Story by Isaiah Dunk | Photos by Mikensi Romersa
The Montana Native News Project regrets to report that Del First died in his sleep the night of May 18
Jalen Atchico and his cousin, Wayan Bear, sat down to sing outside Fort Peck Community College in Poplar, Montana. Atchico’s deerhide drum, just one of a few he’d made himself, sat in his cousin’s lap. The two whispered to each other in English, discussing which songs they’d like to sing.
The wind was chilly, a sign of oncoming spring snow but it didn’t phase Atchico. He removed his black trucker hat and began to rythymically tap the bill. Bear nodded along, quietly hitting the drum. After another pause, they agreed on a song and began to sing in Dakota:
Wani waćiŋ yedo
Caŋnuŋpa waŋ yuha
It’s the Fort Peck Oyate Caŋnuŋpa Song. Atchico’s English translation is:
“Grandfather pity me,
Because I want to live,
With a prayer pipe,
I will say my prayers,
Atchico, 23, grew up singing traditional Dakota songs and going to ceremonies but rarely could he understand what he was saying.
But in contrast to many young people on the Fort Peck Indian Reservation, it’s important for Atchico to know what the words mean. It’s part of his tribal identity, something that was absent from not only his childhood, but from the childhoods of the grandparents that raised him as well.
“One of the main problems we face here on the reservation is that a lot of people don’t have an identity,” he said. “Nowadays, when people talk about the tribes on the Fort Peck Reservation, they’ll say ‘Assiniboine and Sioux.’ But those are English and French words.”
While the duo sang, other students and Poplar residents walking past took note of the performance. It was exactly what Atchico wanted.
“Just by singing, that sparks the interest,” he said. “It sparks a deep inner feeling in people. And that feeling, I believe we should utilize that. People haven’t forgotten that they’re Dakota or Nakoda.”
Atchico is one of five students in Voices of Our Ancestors, a program designed to increase Dakota language fluency rates in Sioux communities like those on Fort Peck. The framework and funding for the program comes from the Shakopee Mdewakanton Sioux Community in Minnesota, eastern relatives of the Sioux people on Fort Peck.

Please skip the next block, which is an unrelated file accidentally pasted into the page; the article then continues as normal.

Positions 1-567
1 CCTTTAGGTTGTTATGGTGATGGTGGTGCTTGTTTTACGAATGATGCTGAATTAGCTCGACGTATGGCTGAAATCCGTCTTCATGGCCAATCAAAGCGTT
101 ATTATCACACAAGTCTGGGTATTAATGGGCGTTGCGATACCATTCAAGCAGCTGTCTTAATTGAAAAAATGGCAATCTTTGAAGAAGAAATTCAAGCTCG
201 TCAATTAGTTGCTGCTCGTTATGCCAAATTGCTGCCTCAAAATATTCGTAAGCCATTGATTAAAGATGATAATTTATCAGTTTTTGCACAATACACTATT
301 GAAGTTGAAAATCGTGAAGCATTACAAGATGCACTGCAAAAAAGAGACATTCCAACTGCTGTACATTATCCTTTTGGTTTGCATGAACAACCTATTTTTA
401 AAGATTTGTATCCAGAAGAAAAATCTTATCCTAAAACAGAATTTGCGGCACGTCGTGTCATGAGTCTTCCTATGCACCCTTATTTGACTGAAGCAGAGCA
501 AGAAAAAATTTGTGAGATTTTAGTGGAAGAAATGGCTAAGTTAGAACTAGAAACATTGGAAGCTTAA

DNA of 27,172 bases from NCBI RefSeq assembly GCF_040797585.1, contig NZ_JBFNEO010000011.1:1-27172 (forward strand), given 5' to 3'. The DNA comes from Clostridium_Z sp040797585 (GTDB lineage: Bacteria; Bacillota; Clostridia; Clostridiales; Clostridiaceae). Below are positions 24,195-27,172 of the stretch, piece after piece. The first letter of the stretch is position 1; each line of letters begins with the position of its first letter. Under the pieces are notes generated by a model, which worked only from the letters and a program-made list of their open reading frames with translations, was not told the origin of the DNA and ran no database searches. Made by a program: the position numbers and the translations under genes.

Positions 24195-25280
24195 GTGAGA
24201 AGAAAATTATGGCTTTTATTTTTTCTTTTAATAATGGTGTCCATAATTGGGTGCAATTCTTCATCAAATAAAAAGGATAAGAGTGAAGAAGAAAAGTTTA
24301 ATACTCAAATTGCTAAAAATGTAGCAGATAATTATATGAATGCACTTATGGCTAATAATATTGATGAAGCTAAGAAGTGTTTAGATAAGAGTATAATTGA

The Shakopee distributed about $2 million across five Sioux communties for Voices of Our Ancestors. The program was intended to fully immerse each set of students for 40 hours a week in the Dakota language and culture but each location tweaked the program to fit its own needs. Each student receives a stipend for being in the program, and they will attend for two full years, summers included.
Andrew Vig, one of the students in the program at the Shakopee location, was one of the main facilitators in the Shakopee community in getting the grant approved.
According to Vig, who serves on the Culture and Historic Preservation work group for the Shakopee, an alliance of Sioux tribal colleges had been trying to collaborate on a language revitalization effort for some time, and in 2016 the grant was approved by the Shakopee Business Council.
The program started a year later, in the fall of 2017.
Armik Mirzayan, a linguist and Lakota professor at the University of South Dakota, said those who attempt to learn and speak Native American languages often face stigma in their communities.
Colonialism is one reason.
From the late 1800s to the 1950s, the United States’ westward expansion hit Dakota-speaking areas. Between boarding schools and laws that made traditional culture illegal, parents quit teaching their kids the traditional language because they didn’t find the language useful, Mirzayan explained.
As a result, the children grew up with a negative view of the language, and, to a further extent, their culture. The Dakota on Fort Peck face additional difficulties, because Montana is not traditional Dakota homeland. Mirzayan said Native American languages feel artificial to young people because transitions to 20th century lifestyles have left languages like Dakota behind.